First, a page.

Subarachnoid hemorrhage (SAH) represents bleeding into the subarachnoid space, most commonly from a ruptured cerebral aneurysm. There are approximately 30,000 patients with SAH per year in the USA making it a commonly encountered disease in the neurologic intensive care unit (ICU). Case description. A 52-year-old right-handed female with a medical history of smoking and hypertension developed the abrupt onset of a severe bifrontal headache. She was taken to a local emergency department where a head computed tomography (CT) revealed a Fisher 3 SAH with moderate hydrocephalus. Her initial exam was stuporous but arousable with intact cranial nerve responses. She was able to follow commands with stimulation. An external ventricular drain was placed with improvement in her mental status. Cerebral angiography revealed an 8 mm anterior communicating artery aneurysm that was treated with coil embolization. The patient was then transferred to the neurologic ICU. Intravenous magnesium and oral nimodipine were started for cerebral vasospasm prophylaxis. Five days posthemorrhage she developed a worsening of her headache. Her serum sodium decreased from 143 mOsm/L to 132 mOsm/L. The following day she developed progressive right-sided weakness and word-finding difficulties. Repeat cerebral angiography revealed severe vessel narrowing of the left middle and anterior cerebral arteries (Figure 80.1). She was given aggressive volume replacement with normal saline and her mean arterial blood pressure was increased to 110 mmHg with intravenous phenylephrine. She had improvement but not complete resolution of her signs and symptoms.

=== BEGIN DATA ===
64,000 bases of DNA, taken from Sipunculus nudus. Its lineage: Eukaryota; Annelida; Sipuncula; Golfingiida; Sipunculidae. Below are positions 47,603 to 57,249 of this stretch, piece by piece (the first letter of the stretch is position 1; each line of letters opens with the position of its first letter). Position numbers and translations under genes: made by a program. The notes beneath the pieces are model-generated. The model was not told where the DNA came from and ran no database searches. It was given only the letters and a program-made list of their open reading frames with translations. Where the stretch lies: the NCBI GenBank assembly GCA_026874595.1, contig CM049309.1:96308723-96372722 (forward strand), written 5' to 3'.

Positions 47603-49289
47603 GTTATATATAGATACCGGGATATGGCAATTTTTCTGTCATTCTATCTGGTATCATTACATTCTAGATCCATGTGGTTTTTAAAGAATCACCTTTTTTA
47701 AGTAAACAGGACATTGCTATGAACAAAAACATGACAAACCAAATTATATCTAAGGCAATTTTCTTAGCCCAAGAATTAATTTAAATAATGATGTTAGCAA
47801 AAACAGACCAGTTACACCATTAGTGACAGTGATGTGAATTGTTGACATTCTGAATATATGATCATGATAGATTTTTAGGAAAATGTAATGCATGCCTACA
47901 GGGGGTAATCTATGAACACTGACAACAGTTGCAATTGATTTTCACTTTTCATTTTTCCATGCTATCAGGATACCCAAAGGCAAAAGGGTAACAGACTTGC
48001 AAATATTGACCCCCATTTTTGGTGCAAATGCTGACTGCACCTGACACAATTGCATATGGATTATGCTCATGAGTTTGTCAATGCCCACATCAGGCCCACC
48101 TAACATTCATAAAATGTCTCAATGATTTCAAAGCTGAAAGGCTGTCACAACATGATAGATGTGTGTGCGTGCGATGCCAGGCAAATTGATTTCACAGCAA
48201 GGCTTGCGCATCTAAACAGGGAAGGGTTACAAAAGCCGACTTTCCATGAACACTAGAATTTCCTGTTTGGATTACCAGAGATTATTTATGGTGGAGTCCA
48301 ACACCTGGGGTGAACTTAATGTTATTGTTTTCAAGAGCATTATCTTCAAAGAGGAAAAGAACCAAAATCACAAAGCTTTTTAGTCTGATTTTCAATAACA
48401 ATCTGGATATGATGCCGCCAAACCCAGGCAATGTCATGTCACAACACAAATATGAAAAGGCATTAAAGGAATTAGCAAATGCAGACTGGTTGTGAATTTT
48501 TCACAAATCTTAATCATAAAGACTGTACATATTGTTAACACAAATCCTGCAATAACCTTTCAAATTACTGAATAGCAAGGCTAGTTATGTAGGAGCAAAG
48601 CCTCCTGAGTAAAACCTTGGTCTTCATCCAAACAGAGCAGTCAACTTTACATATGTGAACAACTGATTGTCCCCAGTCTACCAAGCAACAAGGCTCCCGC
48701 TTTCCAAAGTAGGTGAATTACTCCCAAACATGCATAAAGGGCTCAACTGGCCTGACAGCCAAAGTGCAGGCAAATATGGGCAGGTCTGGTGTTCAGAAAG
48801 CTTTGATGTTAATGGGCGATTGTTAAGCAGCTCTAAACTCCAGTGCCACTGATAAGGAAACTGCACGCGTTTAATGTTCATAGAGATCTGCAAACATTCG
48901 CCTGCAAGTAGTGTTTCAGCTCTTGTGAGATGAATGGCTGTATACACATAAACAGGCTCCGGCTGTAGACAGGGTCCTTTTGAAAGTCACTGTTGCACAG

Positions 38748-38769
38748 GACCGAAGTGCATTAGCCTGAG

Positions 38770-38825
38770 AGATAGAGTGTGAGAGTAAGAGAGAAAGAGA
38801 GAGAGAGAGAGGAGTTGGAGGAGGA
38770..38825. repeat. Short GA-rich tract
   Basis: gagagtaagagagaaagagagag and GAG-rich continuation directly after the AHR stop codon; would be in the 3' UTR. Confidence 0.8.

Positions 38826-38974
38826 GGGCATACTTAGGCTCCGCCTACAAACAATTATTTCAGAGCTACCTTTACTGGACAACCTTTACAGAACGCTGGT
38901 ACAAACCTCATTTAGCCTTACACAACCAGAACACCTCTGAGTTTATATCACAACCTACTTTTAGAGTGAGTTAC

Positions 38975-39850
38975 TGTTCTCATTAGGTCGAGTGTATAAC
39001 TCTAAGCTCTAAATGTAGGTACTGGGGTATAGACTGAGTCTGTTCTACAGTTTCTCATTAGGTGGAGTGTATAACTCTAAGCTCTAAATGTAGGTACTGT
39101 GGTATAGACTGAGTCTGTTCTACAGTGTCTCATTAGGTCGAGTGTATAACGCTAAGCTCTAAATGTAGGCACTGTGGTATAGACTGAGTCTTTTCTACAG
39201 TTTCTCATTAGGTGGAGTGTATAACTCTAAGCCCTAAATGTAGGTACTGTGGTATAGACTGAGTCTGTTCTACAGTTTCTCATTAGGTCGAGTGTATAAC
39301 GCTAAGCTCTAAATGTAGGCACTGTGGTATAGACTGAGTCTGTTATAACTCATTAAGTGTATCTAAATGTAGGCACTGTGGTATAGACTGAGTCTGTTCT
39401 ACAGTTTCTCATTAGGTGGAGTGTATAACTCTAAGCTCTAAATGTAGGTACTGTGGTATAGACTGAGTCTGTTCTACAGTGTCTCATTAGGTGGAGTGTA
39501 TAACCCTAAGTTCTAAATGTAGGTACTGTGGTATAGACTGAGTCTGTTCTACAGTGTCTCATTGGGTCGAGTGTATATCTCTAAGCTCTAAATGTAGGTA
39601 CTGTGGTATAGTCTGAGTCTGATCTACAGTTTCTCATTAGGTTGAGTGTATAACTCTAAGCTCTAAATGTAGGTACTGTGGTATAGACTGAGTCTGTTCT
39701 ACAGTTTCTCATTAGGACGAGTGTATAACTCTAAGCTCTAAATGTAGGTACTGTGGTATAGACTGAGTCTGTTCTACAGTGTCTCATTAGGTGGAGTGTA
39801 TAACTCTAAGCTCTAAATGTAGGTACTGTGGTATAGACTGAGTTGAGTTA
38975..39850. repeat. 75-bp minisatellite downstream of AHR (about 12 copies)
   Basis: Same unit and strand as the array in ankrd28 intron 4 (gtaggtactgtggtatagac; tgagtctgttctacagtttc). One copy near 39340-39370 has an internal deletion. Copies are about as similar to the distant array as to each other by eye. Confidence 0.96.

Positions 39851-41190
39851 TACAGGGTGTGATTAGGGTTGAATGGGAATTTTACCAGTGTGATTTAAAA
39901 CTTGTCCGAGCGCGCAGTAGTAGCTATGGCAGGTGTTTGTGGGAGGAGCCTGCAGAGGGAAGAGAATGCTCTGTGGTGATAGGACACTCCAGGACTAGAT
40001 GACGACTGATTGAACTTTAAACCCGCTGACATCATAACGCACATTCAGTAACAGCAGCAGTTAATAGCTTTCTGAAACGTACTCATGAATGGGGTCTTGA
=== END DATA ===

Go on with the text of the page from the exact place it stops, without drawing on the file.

|Original language||English (US)|
|Title of host publication||Case Studies in Neuroanesthesia and Neurocritical Care|
|Publisher||Cambridge University Press|
|Number of pages||3|
|State||Published - Jan 1 2011|
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